What is asynchronous and how does it differ from synchronous?
After watching the ‘What the heck is the event loop anyway?’ video, aspects of asynchronous programming are much more clear and understandable, especially compared to synchronous programming.
“The main takeaway from this video is asynchronous code is faster and non-blocking.”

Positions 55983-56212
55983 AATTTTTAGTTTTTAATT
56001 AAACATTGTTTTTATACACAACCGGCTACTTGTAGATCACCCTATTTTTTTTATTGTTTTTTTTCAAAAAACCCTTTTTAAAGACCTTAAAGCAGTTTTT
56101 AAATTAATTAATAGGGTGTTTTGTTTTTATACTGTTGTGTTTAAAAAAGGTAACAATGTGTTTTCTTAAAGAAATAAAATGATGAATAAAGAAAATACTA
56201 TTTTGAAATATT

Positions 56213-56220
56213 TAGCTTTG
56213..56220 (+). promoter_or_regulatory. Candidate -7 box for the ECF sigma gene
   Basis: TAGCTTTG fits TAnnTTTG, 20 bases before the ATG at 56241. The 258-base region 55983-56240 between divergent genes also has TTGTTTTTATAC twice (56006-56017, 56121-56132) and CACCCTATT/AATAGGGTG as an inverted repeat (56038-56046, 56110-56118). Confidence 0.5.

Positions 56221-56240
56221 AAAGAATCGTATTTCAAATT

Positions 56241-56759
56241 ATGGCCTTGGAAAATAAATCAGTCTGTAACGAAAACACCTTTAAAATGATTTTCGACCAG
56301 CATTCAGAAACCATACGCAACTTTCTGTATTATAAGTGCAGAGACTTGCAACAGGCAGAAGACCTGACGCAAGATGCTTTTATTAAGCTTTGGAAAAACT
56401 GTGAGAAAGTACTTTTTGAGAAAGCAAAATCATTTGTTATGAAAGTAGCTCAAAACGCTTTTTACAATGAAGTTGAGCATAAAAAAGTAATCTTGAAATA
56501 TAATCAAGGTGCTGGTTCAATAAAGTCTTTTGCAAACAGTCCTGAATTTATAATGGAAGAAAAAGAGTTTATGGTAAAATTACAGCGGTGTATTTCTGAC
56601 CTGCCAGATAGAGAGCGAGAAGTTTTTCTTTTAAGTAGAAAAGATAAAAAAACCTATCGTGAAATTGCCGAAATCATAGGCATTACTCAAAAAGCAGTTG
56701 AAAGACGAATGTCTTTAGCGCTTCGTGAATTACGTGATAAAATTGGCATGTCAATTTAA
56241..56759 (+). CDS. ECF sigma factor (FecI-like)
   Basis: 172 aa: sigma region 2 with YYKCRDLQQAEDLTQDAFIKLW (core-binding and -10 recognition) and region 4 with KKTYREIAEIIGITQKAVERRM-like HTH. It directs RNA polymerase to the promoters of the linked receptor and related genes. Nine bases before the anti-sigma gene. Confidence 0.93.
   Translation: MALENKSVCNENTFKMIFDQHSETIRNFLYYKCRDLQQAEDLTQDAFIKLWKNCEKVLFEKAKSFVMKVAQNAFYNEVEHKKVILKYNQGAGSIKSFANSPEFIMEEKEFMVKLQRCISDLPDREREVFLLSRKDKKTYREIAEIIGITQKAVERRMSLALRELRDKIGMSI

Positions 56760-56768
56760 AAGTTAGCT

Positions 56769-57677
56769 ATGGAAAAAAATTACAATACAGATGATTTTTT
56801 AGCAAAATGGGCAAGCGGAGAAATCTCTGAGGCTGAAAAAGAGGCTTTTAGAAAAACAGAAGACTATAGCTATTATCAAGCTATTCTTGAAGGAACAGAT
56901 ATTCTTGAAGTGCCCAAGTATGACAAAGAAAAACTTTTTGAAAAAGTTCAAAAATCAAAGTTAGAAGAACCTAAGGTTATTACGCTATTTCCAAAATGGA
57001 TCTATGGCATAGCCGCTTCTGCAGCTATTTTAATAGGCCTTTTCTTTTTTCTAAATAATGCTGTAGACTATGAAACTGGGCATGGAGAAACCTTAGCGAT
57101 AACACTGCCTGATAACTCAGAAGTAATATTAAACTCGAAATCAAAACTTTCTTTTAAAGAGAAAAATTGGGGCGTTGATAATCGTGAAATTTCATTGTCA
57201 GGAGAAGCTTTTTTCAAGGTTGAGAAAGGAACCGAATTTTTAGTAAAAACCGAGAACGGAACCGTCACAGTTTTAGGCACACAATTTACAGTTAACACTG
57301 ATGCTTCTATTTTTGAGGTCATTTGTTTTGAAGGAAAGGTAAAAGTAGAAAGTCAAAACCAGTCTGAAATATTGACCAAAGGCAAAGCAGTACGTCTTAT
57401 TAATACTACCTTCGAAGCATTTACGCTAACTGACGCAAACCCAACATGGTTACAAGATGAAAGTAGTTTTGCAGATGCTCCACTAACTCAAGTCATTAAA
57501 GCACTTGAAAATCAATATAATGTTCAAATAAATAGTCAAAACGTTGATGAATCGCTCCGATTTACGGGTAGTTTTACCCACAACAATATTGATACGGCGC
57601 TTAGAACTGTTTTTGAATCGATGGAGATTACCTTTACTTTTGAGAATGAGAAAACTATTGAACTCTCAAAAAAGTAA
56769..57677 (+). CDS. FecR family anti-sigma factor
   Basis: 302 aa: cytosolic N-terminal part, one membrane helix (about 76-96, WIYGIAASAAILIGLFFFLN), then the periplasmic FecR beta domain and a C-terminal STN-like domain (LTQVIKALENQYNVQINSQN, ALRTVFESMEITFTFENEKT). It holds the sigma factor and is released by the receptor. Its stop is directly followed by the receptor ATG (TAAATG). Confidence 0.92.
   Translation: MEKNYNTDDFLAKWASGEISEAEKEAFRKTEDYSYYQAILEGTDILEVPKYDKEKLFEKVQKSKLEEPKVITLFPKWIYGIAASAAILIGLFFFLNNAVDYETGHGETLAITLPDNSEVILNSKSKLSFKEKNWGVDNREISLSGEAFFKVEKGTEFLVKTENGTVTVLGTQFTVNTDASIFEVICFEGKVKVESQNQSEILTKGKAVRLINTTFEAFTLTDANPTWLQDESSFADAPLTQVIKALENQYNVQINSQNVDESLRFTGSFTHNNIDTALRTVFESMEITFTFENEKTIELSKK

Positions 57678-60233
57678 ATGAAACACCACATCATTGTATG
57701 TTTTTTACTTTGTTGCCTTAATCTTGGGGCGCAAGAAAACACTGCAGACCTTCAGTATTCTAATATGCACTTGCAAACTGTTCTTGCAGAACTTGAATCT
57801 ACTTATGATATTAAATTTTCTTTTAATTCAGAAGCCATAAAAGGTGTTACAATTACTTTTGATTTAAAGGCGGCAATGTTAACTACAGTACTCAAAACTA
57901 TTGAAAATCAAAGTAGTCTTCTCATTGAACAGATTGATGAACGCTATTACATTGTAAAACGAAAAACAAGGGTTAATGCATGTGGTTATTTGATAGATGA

The way code is read is still the same, from top to bottom. And the setTimeout function is still invoked but passed onto the WebAPI, which then handles the delay while the rest of the code is rendered. It is only until after the call stack is cleared, when the callback is brought to the call stack from the task queue. Also, even with a 0ms delay, the callback does not run immediately, and still waits for a cleared stack before running, therefore causing a slight delay. Ajax requests are similar, sending the requests to the WebAPI while executing the rest of your code, not locking up your browser to other actions. The main takeaway from this video is asynchronous code is faster, and allows callbacks to be handled by the WebAPI, while allowing the call stack to work freely and not cause traffic for the browser. While synchronous code, on the other hand, blocks up the call stack and takes longer to complete. It stops the user from performing such actions as selecting text, and clicking certain elements.